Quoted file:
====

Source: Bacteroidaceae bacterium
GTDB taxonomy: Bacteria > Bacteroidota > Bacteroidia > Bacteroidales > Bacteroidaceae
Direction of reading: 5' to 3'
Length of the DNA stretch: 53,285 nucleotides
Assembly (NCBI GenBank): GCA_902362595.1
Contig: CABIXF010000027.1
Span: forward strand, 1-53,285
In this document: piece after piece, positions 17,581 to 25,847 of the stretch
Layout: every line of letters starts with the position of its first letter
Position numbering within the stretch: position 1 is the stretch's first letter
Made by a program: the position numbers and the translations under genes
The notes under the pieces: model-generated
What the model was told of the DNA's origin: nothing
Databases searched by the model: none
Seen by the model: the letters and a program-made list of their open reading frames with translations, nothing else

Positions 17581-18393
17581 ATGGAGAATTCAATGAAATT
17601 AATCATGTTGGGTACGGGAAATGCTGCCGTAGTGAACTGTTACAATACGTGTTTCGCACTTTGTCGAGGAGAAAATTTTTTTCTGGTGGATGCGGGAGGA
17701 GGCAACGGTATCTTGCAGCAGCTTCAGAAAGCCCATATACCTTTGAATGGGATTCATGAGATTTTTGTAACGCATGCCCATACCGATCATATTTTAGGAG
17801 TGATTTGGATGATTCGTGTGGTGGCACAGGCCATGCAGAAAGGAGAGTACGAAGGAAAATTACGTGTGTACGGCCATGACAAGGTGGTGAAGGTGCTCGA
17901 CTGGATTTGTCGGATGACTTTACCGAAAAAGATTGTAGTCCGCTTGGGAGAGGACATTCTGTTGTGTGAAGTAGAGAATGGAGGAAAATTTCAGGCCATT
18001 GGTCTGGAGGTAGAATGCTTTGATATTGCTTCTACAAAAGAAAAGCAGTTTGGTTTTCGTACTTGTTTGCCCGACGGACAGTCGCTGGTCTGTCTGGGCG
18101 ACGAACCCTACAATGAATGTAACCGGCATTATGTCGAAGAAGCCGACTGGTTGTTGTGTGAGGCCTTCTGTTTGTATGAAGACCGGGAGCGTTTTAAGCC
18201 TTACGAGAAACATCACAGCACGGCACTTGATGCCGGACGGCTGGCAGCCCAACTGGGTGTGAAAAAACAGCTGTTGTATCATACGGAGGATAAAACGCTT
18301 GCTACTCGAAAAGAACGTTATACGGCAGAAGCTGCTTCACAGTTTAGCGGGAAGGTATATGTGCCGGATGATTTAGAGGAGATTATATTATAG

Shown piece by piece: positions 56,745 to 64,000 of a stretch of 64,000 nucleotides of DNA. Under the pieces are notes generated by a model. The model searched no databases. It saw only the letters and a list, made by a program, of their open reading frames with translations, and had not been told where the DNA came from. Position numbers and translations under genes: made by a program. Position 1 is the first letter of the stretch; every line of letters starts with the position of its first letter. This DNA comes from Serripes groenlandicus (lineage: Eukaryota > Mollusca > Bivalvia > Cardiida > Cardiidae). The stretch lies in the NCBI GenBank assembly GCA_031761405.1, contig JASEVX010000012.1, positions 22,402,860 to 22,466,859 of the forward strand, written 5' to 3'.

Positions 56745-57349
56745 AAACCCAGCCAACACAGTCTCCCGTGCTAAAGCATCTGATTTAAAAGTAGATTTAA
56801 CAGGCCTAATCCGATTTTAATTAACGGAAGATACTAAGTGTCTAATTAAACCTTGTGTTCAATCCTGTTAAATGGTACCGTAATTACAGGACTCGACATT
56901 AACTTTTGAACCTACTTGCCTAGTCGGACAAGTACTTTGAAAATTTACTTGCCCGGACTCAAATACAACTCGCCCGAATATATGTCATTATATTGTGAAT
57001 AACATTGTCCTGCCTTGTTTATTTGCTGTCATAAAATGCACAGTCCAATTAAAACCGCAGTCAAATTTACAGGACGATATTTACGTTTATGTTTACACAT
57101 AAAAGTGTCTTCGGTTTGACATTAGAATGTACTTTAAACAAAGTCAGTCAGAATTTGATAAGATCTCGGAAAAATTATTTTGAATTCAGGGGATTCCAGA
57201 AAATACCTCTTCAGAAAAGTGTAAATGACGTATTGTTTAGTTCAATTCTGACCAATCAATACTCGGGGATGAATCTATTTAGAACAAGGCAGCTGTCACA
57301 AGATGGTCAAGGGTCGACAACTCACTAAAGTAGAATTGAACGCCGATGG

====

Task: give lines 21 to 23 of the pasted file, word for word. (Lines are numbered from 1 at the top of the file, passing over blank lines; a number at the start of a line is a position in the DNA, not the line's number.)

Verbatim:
17901 CTGGATTTGTCGGATGACTTTACCGAAAAAGATTGTAGTCCGCTTGGGAGAGGACATTCTGTTGTGTGAAGTAGAGAATGGAGGAAAATTTCAGGCCATT
18001 GGTCTGGAGGTAGAATGCTTTGATATTGCTTCTACAAAAGAAAAGCAGTTTGGTTTTCGTACTTGTTTGCCCGACGGACAGTCGCTGGTCTGTCTGGGCG
18101 ACGAACCCTACAATGAATGTAACCGGCATTATGTCGAAGAAGCCGACTGGTTGTTGTGTGAGGCCTTCTGTTTGTATGAAGACCGGGAGCGTTTTAAGCC